Last Friday my wife and I went for a birding date in the Royal National Park, it was a beautiful winter’s day, the only problem was as we walked along […]
Last Friday my wife and I went for a birding date in the Royal National Park, it was a beautiful winter’s day, the only problem was as we walked along the track was the absence of different bird calls. The main call was the prolific Yellow-faced Honeyeater as small flocks scoured the tree canopy for lerps and blossom, constantly calling to each other and occasionally playing chasings.
As we scoured the river bank for Kingfishers, but found none we noticed this Little Corella popping its head out of a very tight nesting hole, as this is the beginning of the breeding season for several of the Parrot species, and the competition is on between Corellas, Lorikeets, and Cockatoos for nesting holes in the smooth barked Angophora costata trees known as Sydney Red Gums.
This Corella has chosen the smooth barked Scribbly Gum tree due to the high Ccocky population in the park, where most holes are taken. I have arrowed some of the scribble patterns made by a small insect in the bark which gives this tree its name,
Here are a couple of Rainbow Lorikeet guarding the nesting hole as the female sits on the eggs inside. Note one is the traditional hole in the tree and the other a termite nest which was originally holed and also used each spring for nesting by the local Kookaburras and Kingfisher. The greenery used inside is an interesting addition for comfort. The hole on the left comes with a covered porch, quite salubrious.
Along the track we were watched by this young Kookaburra as it sat quietly, as they do watching and waiting for a food moment with its very keen binocular eyesight. They don’t appear to be looking for food, but they are, on the ground below, ready to dive down and pounce on worms, lizards, snakes, large insects and mice. I classify the Kookaburra as our most placid bird.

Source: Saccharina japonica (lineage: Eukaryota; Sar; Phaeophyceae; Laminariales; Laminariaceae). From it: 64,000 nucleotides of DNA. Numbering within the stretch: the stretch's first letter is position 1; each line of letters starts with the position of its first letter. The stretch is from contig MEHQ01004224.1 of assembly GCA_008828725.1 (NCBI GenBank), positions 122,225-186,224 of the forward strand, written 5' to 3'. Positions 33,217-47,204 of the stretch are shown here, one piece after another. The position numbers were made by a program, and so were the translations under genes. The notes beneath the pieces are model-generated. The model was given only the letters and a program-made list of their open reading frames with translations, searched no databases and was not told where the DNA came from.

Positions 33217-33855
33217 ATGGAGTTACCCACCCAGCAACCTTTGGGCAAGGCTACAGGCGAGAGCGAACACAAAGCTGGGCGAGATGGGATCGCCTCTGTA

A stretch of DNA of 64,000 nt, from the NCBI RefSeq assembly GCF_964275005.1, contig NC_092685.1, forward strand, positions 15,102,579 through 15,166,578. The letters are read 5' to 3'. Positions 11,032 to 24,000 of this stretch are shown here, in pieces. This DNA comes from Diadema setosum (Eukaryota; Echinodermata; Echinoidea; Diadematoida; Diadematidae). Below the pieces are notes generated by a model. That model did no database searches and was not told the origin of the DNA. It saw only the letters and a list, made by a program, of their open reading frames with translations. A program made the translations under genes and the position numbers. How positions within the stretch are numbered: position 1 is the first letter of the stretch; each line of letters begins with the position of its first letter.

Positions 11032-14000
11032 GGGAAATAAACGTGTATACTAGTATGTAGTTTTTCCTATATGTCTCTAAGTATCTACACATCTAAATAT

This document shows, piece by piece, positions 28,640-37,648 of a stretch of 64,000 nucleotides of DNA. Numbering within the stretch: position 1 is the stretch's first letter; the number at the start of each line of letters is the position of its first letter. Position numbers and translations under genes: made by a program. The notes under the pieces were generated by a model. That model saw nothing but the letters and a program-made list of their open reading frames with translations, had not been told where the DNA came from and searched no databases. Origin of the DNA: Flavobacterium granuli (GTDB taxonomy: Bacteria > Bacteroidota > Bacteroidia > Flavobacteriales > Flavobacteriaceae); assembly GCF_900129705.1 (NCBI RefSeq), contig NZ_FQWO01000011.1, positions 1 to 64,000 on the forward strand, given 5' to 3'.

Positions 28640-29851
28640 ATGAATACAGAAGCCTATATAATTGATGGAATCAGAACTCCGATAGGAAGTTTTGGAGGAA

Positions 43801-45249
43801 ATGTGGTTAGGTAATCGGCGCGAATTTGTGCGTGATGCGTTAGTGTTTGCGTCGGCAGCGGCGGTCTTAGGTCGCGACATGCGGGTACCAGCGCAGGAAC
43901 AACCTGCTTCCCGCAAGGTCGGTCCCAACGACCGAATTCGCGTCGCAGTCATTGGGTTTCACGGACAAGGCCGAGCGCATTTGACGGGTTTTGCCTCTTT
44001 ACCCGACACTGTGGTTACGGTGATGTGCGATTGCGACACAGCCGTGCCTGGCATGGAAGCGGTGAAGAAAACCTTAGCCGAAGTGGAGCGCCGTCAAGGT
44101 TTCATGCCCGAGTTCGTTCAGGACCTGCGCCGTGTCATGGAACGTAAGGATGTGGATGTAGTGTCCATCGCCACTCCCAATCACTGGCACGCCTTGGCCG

Not far away the opportunistic Pied Currawong can be heard calling, also in search of an easy food moment.
I would like to share my resident Pied Currawong bathing, something I seldom see as this bird is so secretive and very conscious of being watched, considering it secretly watches opportunistically to take advantage of others. He just happened along as I was writing this post. I held the camera while keeping myself out of view, notice how he looks around cautiously.
One of the most difficult birds to photograph due to their fast non stop movement and love of dark under canopy protection is the Brown Gerygone (pronounced Ger-ig-on-ee which is its identifying call). These little guys are such a challenge.
On the river nearby this Australasian Grebe was spending time with a Dusky Moorhen having a quiet moment together. I have included a pair captured cruising a few days earlier in our nearby park, with remaining breeding plumage from the previous breeding season to distinguish non-breeding from breeding plumage, note particularly under the Grebe’s chin, and ear area. You only see Grebes together when breeding or with young, for the rest of the year they tend remain alone, often being found in the most unexpected places, but usually in the middle of a pond or lake, and never on land. They are excellent divers, and dive to escape danger as well as forage underwater for small fish and aquatic insects.
It was quite unusual and premature for this local species of Wattle to be flowering this early, in the middle of Winter, as it normally is the first flower traditionally marking Spring in our country, usually late August-September.
Lastly, the only other bird we saw long enough to photograph was this adult female Variegated Fairy-wren. Notice the orange eye and beak markings and the light blue tail, the non breeding male lacks the eye rings and lores and has a dark beak, and a much darker richer blue tail with light blue wing flanking. I enjoyed capturing the different tail postures of this little lady as she jumped around
Enjoy your week and stay safe and warm. We are masking up again as another recent Covid outbreak looms in our city causing concern and possibly affecting our plans for the weekend and a visit from two of my grandsons in two weeks who have missed four opportunities over the last two years to have time with us. If this is your first visit check out the rest of my website for more helpful birding info.
Meanwhile here is an interesting video about this bird with the big inquisitive yellow eye, unique to our country, and how he features in the 2nd edition of “What Birds Teach Us” – the perfect gift for your child and grandchild. You will also hear some of the many amazing sounds these birds make.
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